Sprint, Verizon, and psychic utility

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Sprint has launched a new ad campaign directly against Verizon, using Verizon’s old “Can you hear me now?” guy in their commercials.  It’s a pretty brilliant marketing strategy in my opinion.  Here’s one of the commercials:

Now I know that Sprint’s claim that their network reliability is within 1% of Verizon’s might be true on a technicality (I don’t know for sure), it is true that most networks today are pretty good.  So is it worth spending twice as much money on Verizon?  Is it irrational for people to do so?

The first thing to note is that it is not necessarily true that the neat linear relationship between network reliability and plan cost is accurate (so that a network three times reliable would cost three times as much).  Generally speaking, the asymptotic nature of reliability is such that it is more difficult to increase the reliability of a system from 98% to 99% than it would be to increase it from 24% to 25%.  It’s like losing weight: the first few pounds are usually easier to lose than the last few pounds.

The other explanation is that the utility people get from consuming any given product is very subjective.  Part of the reason people purchase one product over another is the physical nature of it, but another significant part in the decisionmaking process is the psychic utility.  Remember being a kid and being upset when your parents bought the generic version of some product?  Even though it was the same exact thing as the brand name product, you felt there was more value in the brand name.  The same goes for choosing a cell phone plan.  Whether they actually deliver a better product or not, there is a trust that Verizon’s network is better than Sprint’s.  As such, people are willing to pay a good deal more.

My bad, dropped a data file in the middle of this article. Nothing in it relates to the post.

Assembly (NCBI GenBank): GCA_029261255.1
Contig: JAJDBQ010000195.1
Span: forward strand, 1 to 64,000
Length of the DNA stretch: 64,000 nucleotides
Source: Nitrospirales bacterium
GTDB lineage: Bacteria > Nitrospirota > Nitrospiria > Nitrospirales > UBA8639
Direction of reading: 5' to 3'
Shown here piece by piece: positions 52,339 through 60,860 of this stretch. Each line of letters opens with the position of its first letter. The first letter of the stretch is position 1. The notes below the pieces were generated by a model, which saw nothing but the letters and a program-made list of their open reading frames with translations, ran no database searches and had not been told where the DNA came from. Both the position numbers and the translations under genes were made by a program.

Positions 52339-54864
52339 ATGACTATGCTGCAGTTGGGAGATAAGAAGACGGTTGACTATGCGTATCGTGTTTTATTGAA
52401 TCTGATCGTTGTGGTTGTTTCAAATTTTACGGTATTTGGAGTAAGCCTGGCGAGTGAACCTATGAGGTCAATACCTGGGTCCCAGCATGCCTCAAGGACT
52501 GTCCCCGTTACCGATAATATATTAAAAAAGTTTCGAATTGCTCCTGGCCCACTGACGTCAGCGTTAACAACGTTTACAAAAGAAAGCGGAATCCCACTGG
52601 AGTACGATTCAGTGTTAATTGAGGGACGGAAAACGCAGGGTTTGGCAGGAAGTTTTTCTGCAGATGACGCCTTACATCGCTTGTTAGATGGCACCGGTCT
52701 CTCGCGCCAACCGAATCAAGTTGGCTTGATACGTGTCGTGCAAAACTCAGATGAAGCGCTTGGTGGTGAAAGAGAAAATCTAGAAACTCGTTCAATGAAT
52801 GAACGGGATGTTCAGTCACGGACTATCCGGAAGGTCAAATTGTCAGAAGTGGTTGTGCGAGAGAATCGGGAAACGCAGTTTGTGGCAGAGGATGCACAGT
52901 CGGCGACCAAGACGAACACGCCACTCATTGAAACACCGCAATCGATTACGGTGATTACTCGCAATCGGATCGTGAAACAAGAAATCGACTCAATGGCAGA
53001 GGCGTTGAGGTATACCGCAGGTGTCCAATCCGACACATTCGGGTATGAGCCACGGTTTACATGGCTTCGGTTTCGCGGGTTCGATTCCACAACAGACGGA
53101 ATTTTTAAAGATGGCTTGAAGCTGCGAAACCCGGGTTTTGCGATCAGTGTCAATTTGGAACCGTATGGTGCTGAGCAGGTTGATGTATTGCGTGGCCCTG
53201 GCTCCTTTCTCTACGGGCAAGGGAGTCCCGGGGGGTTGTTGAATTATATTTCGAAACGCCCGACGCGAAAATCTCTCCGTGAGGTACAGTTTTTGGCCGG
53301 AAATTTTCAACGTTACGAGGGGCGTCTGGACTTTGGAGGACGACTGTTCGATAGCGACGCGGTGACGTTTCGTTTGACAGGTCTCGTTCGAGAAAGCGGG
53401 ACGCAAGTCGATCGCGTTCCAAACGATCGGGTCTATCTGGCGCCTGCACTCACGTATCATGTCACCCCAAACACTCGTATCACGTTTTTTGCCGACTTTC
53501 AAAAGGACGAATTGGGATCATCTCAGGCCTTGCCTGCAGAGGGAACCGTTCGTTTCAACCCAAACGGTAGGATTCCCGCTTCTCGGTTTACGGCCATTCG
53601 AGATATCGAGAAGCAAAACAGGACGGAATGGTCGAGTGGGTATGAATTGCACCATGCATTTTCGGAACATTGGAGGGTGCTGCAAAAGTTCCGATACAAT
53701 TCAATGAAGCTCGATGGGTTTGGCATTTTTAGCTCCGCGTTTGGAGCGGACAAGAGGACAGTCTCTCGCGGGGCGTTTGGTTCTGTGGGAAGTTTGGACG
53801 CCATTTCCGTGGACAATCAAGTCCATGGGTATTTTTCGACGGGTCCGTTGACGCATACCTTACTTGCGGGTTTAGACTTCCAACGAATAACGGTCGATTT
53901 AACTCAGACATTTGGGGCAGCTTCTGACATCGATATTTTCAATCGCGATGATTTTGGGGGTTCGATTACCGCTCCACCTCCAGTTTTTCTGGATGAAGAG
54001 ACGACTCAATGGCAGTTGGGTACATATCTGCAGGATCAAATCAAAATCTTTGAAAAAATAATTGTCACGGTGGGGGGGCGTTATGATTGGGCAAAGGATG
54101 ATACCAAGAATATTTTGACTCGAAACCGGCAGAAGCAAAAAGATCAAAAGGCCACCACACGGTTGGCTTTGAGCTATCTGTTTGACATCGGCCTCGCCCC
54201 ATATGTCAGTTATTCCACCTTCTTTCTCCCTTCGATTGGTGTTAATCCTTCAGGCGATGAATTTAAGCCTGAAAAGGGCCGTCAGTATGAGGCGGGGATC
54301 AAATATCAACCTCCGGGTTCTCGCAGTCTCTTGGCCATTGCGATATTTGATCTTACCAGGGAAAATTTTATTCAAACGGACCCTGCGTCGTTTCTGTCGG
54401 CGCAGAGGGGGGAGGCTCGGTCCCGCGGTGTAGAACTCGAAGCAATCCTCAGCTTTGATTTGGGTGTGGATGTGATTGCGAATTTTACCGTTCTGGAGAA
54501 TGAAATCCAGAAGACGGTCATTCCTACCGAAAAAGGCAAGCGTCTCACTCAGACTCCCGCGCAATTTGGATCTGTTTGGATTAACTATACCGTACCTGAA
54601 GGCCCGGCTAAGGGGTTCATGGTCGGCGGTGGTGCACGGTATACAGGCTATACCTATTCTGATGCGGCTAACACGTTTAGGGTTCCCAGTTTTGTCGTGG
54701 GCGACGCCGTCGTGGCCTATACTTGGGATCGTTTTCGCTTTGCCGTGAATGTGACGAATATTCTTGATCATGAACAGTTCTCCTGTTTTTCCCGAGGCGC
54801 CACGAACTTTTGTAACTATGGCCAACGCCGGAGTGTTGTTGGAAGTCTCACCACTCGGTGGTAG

Using the analogy of the haircut in the commercial, imagine the prices two hairdressers might charge for an identical haircut.  Let’s say that one is just a neighborhood hairdresser with no real name recognition while the other is a famous hairdresser.  Obviously the famous hairdresser could charge more even though their physical products are identical.  It’s the psychic utility a person gets from receiving their haircut from someone famous that causes them to be willing to spend more money.

So which cell phone carrier should you choose?  That’s for you to decide!  You need to decide what’s most valuable for yourself.

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